TOKYO: A panda at Tokyo's Ueno zoo gave birth to twins on Wednesday, weeks after news of Shin Shin's pregnancy sent stocks in nearby restaurants soaring.
The two bundles of joy were born in the early hours of Wednesday morning, the zoo said in a statement, adding that it had not yet confirmed the sex of the pair.
"Officials are currently doing their best to protect and observe the mother and babies," the statement added.
The zoo is set to give a press conference later Wednesday morning and release images of the tiny additions.
Mother Shin Shin sparked a rally in stocks of eateries near the zoo earlier this month when her suspected pregnancy was announced, with investors anticipating a visitor boom to the area after the delivery.
Shares in one Chinese restaurant nearby spiked nearly 30 percent on the pregnancy and was up around 6.4 percent in early trade Wednesday.
Zookeepers had been on alert for a possible pregnancy after Shin Shin and partner Ri Ri mated in early March.
The pair are also parents of a female panda, Xiang Xiang, that was born in June 2017 and became a massive draw for the zoo.
She was scheduled to be repatriated to China two years after her birth, but Japanese officials successfully negotiated to extend her stay.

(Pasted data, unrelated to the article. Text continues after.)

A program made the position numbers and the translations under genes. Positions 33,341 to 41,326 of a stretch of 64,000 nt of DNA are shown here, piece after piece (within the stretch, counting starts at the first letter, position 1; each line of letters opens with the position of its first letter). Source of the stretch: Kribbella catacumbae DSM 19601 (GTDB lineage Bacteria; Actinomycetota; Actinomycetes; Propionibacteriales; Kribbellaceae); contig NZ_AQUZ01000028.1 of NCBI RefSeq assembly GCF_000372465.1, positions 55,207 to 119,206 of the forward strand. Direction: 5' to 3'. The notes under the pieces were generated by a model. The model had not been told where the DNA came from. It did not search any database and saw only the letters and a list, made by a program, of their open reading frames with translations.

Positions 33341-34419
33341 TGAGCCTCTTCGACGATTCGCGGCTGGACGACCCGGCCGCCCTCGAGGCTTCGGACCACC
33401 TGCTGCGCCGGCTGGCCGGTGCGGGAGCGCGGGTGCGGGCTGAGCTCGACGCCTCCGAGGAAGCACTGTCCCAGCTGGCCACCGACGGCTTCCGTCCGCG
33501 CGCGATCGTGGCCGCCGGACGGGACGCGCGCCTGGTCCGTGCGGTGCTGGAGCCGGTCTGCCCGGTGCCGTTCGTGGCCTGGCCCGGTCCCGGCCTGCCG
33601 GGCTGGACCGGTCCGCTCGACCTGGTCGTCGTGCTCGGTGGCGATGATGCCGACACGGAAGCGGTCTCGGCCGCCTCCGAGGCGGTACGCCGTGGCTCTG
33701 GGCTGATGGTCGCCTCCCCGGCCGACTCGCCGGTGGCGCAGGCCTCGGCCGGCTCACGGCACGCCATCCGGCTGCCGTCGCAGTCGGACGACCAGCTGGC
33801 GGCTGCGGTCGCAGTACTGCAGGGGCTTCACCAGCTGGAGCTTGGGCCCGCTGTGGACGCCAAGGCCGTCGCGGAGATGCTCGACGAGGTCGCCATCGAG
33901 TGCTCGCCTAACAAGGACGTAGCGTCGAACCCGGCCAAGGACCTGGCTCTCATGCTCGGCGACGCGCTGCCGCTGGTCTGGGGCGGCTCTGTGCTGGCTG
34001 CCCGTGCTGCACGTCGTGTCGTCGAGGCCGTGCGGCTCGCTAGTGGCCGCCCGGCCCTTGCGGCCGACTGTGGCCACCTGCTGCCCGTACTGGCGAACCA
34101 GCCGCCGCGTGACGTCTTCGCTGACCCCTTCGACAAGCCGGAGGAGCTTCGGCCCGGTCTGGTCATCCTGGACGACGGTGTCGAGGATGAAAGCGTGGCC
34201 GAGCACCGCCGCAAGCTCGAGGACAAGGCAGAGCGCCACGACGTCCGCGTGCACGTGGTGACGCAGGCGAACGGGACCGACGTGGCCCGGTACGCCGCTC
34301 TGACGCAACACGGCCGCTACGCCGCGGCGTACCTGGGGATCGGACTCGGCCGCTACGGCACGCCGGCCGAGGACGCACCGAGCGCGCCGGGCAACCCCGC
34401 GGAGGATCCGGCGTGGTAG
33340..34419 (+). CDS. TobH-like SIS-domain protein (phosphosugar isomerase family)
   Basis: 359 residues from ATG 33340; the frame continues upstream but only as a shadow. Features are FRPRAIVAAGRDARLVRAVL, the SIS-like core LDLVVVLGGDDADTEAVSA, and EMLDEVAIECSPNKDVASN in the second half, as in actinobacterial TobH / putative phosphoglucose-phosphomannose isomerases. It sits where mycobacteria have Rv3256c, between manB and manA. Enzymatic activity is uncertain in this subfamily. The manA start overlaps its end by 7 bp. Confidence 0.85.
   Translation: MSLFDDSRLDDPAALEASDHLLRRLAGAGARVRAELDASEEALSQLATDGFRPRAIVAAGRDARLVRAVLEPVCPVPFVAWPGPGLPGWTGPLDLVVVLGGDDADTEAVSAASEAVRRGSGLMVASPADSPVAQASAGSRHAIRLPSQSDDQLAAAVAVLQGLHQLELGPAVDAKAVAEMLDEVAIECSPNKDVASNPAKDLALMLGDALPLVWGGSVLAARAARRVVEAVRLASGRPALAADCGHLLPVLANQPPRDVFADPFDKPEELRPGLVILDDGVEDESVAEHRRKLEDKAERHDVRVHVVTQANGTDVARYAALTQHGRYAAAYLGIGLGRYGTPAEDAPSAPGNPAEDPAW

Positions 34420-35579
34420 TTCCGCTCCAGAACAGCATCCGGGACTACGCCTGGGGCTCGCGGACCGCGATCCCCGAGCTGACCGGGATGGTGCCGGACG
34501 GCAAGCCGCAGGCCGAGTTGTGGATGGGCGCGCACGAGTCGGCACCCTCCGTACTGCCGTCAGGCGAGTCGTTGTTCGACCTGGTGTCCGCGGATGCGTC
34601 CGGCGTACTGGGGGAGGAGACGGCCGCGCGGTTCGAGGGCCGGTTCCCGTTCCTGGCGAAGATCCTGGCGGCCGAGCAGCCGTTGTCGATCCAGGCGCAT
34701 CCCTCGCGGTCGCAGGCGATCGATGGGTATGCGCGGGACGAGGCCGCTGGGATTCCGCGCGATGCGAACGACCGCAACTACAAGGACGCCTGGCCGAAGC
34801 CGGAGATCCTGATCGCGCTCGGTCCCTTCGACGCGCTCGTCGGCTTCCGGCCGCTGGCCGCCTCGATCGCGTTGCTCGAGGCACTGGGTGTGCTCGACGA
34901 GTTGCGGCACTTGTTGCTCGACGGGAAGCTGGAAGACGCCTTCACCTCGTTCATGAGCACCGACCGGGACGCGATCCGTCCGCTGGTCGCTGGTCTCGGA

She is now set to return to China at the end of the year.
Japanese media have been offering regular updates on the pandas at Ueno, which in non-pandemic times draw huge crowds of domestic and foreign tourists.
It is estimated that there are around 1,800 giant pandas left in the wild, living mainly in bamboo forests in the mountains of China, according to environmental group WWF.
Around 600 more live in zoos and breeding centres around the world.
The International Union for Conservation of Nature classifies giant pandas as "vulnerable".
The black and white mammals are immensely popular around the world and China loans them out as part of a "panda diplomacy" programme to foster foreign ties.
The bears are notoriously bad at reproducing, but the last year has seen several born at facilities around the world.
In early June, a panda in Malaysia gave birth to its third cub during its stay there.
And a newborn in Washington DC has enthralled Americans since its birth in August 2020, with over a million people tuning in within just months to watch Xiao Qi Ji -- Little Miracle -- on a "Panda Cam".